The capital efficiency of the upper Midwest
Companies in the upper Midwest inherently tend to be capital-efficient because there is less capital available. Similarly, smaller funds such as there are in the upper Midwest are inherently more capital-efficient, as they have less to invest.
44% of venture capital flows into Silicon Valley.[viii] This sets the consumption set-point of Silicon Valley companies at much higher burn rates than in regions where availability of venture funds is limited. The relative lack of available capital in other regions, including the upper Midwest, instills caution in spending.
While most other expenses are comparable across the US, with legendary real estate prices, Silicon Valley employees cannot survive at less than Silicon Valley wages.
This is not true in the upper Midwest. Though other expenses are comparable, housing costs may vary from 1/3rd to 1/10th of the Bay Area, enabling much greater capital efficiency for employers. For example, Google employees can buy 5 houses for the price of one by moving to one of Google’s locations across the country.[ix]
Figure 1. The real estate cost advantage of the upper Midwest compares well against not only the most expensive regions in the US, but also against what may be incorrectly perceived as lower-cost overseas regions (e.g., China). Seven cities in China and an equal number of cities in the US are listed above Minneapolis.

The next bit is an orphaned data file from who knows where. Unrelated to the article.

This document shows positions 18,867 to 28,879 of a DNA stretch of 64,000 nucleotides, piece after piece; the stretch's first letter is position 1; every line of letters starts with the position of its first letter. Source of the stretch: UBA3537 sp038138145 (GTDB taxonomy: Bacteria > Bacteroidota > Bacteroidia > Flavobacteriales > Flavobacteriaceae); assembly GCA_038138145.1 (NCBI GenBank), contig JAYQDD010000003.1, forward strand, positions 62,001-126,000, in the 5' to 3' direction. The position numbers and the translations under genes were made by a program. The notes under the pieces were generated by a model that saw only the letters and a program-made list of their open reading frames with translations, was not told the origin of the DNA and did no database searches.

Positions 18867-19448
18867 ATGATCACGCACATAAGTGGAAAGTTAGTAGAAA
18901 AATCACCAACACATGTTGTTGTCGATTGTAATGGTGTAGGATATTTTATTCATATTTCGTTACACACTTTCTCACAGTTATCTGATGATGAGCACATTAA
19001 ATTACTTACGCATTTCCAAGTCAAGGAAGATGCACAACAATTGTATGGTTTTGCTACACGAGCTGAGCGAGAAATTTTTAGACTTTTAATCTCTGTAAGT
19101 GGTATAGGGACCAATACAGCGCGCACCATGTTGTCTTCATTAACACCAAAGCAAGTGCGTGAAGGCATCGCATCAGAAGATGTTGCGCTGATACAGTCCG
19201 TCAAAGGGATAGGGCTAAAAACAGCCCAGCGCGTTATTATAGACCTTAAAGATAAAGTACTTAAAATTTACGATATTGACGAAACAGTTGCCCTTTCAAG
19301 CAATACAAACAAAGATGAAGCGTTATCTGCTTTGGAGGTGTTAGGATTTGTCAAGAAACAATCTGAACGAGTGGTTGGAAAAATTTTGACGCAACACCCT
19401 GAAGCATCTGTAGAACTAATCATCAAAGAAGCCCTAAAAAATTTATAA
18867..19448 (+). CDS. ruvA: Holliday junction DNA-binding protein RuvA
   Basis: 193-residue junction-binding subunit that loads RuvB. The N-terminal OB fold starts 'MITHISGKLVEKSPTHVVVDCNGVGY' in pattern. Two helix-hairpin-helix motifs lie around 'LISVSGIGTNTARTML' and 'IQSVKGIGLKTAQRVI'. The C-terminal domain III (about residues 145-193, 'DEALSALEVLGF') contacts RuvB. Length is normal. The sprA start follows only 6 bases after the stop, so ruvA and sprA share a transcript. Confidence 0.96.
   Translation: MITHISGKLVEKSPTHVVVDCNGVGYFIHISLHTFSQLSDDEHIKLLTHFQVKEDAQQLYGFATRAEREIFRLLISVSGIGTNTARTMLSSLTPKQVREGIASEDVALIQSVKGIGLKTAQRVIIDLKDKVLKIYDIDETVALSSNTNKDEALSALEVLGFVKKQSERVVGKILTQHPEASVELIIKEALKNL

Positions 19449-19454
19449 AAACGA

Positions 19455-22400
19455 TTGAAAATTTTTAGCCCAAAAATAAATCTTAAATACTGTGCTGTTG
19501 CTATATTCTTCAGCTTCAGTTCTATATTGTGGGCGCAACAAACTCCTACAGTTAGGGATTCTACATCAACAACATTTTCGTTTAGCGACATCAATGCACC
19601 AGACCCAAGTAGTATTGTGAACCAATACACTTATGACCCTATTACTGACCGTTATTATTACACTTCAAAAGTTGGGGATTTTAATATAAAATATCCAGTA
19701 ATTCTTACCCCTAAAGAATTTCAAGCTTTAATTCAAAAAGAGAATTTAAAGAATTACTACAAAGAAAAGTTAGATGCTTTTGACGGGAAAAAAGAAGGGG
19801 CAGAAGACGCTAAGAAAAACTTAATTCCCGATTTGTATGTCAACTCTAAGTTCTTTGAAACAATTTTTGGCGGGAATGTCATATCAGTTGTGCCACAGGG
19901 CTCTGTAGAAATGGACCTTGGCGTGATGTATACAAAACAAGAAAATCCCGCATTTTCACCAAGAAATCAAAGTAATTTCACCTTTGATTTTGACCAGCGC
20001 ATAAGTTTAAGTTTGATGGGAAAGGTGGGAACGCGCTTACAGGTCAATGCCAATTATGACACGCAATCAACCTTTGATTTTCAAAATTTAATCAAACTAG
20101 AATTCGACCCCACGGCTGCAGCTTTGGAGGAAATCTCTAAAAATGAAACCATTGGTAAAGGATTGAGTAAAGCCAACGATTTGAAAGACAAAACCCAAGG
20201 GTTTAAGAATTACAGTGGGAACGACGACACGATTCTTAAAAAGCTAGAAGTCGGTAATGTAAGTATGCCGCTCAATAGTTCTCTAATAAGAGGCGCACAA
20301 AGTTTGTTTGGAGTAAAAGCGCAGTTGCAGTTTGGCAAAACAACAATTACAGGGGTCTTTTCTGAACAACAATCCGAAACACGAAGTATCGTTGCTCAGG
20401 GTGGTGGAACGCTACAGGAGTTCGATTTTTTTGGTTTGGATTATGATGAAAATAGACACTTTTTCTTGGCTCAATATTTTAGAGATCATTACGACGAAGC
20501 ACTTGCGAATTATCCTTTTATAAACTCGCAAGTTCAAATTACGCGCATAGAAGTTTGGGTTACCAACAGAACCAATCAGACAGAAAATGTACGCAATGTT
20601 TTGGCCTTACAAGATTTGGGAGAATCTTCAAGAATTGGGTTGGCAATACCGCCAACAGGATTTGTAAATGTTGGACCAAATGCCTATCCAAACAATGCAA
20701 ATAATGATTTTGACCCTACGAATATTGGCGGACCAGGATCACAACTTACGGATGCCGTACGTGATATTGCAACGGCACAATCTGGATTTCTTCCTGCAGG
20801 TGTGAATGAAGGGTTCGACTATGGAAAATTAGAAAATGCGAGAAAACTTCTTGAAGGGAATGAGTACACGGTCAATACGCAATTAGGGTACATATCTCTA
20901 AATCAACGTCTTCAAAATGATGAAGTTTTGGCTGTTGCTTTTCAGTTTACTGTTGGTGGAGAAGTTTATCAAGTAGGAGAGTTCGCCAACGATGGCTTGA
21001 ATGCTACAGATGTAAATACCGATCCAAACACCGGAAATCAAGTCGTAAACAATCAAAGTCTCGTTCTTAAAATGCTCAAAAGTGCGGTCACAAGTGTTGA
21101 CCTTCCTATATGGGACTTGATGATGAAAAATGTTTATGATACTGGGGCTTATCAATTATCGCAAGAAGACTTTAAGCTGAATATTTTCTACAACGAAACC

Fold? Hold? Or double down?
Not only can capital-efficient companies continue without disruption during slow times, given the lag between investment and market benefit, those that increase their investment can emerge even stronger in a recovery.
Intel applied this counter-intuitive strategy across many recessionary cycles, and invested several billion dollars in down cycles.[x] When their new semiconductor fabrication capacity resulting from these investments came online a few years later, their timing coincided with market rebound. On the other hand, competition (e.g., Atmel, Fairchild, Intersil/GE, IBM, Motorola, Raytheon, and several others) weakened from retrenchment and lost market share. As the industry consolidated during down cycles, Intel gained market share, and cumulatively over several cycles, emerged as its leader.